Type: Book
ISBN: 978-1-78190-783-2

Keywords

Book part
Publication date: 7 May 2019

Ronald Scott Wolf and Maria Alejandra Gonzalez-Perez

Reputational crisis negatively affects brands and companies. This chapter, based on a single case study, aims to explore how prejudicial corporate statements directed…

Abstract

Purpose

Reputational crisis negatively affects brands and companies. This chapter, based on a single case study, aims to explore how prejudicial corporate statements directed toward lesbian, gay, bisexual, and transgender (LGBT) individuals have affected the Italian multinational Barilla S.p.A., as well as how the company responded both internally and to the market in order to attempt to overcome the highly damaging consequences.

Design/Methodology

This chapter uses a single case-study methodology, which constitutes “a research strategy that focuses on understanding the dynamics present within single settings to create theoretical constructs, propositions and/or midrange theory from empirical evidence” (Eisenhardt, 1989, p. 534). The case-study design was chosen as it has been demonstrated to provide a methodological tool for both theory generation and theory testing (Gibbert et al., 2008).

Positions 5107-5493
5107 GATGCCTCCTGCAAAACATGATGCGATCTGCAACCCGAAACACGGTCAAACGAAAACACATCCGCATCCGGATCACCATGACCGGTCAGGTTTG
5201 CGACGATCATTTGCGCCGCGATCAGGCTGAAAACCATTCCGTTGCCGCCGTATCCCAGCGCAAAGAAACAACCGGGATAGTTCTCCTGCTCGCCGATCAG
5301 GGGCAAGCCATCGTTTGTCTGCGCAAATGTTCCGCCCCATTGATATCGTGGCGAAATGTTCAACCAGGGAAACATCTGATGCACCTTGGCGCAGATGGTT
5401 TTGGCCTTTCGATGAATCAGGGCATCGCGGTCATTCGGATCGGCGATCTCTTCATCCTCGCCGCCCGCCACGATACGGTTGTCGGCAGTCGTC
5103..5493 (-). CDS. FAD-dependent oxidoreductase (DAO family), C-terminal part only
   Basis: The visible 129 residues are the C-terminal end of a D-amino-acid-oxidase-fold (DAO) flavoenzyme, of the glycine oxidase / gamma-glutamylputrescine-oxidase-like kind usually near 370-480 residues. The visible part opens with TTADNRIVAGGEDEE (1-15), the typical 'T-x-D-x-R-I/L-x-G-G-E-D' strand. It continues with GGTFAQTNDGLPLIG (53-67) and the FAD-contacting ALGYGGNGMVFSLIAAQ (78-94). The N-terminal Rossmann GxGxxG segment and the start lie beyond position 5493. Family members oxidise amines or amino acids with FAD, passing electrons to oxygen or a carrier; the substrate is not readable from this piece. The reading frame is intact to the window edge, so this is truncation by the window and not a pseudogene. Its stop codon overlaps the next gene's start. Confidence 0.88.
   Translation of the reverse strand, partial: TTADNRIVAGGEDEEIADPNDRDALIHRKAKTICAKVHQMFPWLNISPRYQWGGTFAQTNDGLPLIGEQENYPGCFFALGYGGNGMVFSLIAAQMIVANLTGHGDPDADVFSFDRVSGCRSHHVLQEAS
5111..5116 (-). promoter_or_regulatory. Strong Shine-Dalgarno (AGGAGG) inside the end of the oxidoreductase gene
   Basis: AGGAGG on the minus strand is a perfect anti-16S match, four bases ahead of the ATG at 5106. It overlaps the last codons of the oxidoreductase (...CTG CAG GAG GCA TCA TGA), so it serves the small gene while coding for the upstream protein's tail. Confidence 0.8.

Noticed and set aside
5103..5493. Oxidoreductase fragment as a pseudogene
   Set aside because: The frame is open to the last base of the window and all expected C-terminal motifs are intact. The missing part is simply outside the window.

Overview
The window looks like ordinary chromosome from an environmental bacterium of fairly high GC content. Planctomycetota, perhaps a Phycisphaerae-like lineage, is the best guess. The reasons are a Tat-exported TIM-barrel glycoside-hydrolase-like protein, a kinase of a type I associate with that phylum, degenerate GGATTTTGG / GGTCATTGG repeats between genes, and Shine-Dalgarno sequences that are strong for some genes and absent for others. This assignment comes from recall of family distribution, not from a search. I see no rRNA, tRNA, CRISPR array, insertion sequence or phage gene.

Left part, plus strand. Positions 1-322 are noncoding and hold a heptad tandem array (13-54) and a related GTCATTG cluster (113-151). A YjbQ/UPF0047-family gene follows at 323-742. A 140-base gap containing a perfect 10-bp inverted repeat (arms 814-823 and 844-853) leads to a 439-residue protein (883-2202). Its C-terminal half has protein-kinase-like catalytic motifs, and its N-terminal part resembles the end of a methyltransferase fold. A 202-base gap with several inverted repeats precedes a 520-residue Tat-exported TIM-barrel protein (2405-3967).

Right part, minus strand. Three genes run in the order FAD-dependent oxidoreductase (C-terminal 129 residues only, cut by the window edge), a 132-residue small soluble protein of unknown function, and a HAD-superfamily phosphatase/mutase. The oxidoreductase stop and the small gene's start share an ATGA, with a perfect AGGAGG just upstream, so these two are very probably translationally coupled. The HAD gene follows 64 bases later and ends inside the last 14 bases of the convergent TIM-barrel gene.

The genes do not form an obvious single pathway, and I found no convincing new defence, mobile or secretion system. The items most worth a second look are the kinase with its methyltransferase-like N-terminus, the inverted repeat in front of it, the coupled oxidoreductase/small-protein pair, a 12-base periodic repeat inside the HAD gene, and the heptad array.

Findings

Conclusions from the chapter indicate that negative, incendiary, and oftentimes comments citing either religious or stereotypical-based ideology negatively impact both the consumers and its associated publics in terms of product branding or reputation image.

Research Limitations

The study’s limitations, which rely primarily on a single case study and secondary research data, may motivate further investigative avenues, particularly as similarly referenced events continue to unfold almost daily, such as the study’s referenced incident with Philippine boxer Manny Pacquiao, as well as action taken by social media giants (Apple and Facebook) against the controversial media figure Alex Jones.

Practical and Social Implications